Portland captains need help to replace rafts
PORT ANTONIO, Portland:
Normal operations have resumed at Rio Grande rafting, Portland’s premier tourist attraction site, but a shortage of rafting vessels and other equipment could seriously hamper raft captains from earning their livelihood.
In keeping with the guidelines set by the Ministry of Health and Wellness and the Ministry of Local and Community Development, the Tourism Product Development Company (TPDCo), operators of Rio Grande rafting and attractions, carried out extensive sanitisation of the rafting facilities at Berrydale and also at Rafters Rest, while sensitising all 83 raft captains.
The raft captains also benefited from donations from Member of Parliament for Eastern Portland Ann-Marie Vaz, who provided them with four gallons of hand sanitisers, 85 spray bottles, 200 masks, gloves, and also individual hand sanitisers.
Vaz told The Gleaner that her love and interest in tourism – more so Rio Grande rafting – influenced her decision to make the timely donation to the raft captains, who are about to resume their livelihood after several months of closure due to the COVID-19 pandemic.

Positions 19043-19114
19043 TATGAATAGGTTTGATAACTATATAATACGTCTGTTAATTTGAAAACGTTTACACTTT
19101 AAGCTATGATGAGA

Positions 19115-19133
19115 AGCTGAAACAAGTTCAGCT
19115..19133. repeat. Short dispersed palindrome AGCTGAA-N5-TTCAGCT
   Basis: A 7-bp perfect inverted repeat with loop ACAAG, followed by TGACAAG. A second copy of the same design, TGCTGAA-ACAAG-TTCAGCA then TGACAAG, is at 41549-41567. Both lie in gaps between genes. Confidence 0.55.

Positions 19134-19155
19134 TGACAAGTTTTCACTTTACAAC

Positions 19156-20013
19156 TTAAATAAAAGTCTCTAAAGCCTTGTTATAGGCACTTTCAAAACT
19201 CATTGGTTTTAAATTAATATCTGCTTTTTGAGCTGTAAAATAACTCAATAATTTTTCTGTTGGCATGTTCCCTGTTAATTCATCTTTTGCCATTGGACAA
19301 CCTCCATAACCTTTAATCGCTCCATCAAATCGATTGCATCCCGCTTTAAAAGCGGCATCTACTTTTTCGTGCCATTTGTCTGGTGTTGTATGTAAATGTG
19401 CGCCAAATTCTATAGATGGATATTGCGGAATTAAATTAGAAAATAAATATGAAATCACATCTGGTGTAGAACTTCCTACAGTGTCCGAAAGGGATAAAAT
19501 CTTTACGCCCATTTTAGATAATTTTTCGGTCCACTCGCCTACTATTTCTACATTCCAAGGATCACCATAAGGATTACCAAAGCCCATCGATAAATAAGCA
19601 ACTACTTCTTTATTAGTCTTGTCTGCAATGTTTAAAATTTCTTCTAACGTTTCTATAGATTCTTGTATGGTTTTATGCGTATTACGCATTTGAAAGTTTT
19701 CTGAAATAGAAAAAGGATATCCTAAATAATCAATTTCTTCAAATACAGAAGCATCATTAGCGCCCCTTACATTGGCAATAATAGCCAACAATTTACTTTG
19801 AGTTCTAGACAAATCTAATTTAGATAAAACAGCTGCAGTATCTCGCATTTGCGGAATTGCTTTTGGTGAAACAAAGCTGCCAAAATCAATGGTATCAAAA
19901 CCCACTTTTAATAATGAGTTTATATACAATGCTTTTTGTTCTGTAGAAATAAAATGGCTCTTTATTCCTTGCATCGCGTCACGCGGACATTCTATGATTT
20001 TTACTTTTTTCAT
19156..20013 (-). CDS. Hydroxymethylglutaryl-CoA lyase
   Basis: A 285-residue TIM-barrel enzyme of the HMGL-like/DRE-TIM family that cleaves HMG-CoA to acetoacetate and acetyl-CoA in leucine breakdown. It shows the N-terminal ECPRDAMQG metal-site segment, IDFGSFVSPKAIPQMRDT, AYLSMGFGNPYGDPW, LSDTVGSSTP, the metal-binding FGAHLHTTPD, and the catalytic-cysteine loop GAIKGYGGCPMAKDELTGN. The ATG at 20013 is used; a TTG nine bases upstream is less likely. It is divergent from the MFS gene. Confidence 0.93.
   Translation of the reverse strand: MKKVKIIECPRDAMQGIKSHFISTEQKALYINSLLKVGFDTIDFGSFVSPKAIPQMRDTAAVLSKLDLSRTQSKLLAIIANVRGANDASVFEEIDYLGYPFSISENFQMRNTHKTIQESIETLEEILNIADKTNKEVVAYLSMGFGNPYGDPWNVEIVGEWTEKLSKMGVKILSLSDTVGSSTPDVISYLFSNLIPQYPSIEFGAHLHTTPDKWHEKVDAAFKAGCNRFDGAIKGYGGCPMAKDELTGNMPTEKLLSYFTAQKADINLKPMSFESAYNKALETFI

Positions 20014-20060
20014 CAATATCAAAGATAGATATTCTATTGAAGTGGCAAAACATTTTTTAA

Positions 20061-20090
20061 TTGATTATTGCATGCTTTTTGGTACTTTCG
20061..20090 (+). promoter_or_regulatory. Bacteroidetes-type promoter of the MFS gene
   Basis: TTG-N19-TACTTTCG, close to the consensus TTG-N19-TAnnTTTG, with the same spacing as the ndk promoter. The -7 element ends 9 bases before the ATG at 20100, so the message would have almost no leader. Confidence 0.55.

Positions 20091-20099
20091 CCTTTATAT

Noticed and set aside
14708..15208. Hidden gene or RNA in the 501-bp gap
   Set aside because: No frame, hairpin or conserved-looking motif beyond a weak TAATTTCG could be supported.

“It was an absolute pleasure to assist these raftsmen, some of whom are the breadwinners in their families,” said Vaz.
She continued: “COVID-19 has changed the way we do things, and it is important that we observe all the guidelines set by the Ministry of Health. All raft captains are now equipped with masks, hand sanitisers, and gloves to carry out their functions. I am well aware of the challenges facing them and I stand ready to assist.”
The TPDCo last week also conducted a COVID-19 training for the 83 raft captains, who were provided with certificates. As a requirement by TPDCo, each rafting vessel has to be equipped with a spray bottle containing hand sanitiser and each raft captain is required to wear a mask.
But while the raft captains are excited about the reopening of Rio Grande rafting, word has emerged that they might not be able to function effectively, as a majority of the bamboo-fashioned rafting vessels are either damaged or in a bad shape.
“Wi need help bad or else there will be no business for us,” said Lawrence Chisholm, president of the Raft Captains Association.
“It was a good exercise on the part of TPDCo and we were sensitised about the importance of washing hands, social distancing, and wearing a mask. We are well aware of the protocols. Yes, rafting has resumed, but many of us will not be earning a penny any time soon. Should 40 people suddenly turn up for rafting right now, we wouldn’t be able to deliver. Wi nuh have nuh raft, as more than 95 per cent of the bamboo rafts were damaged,” he said.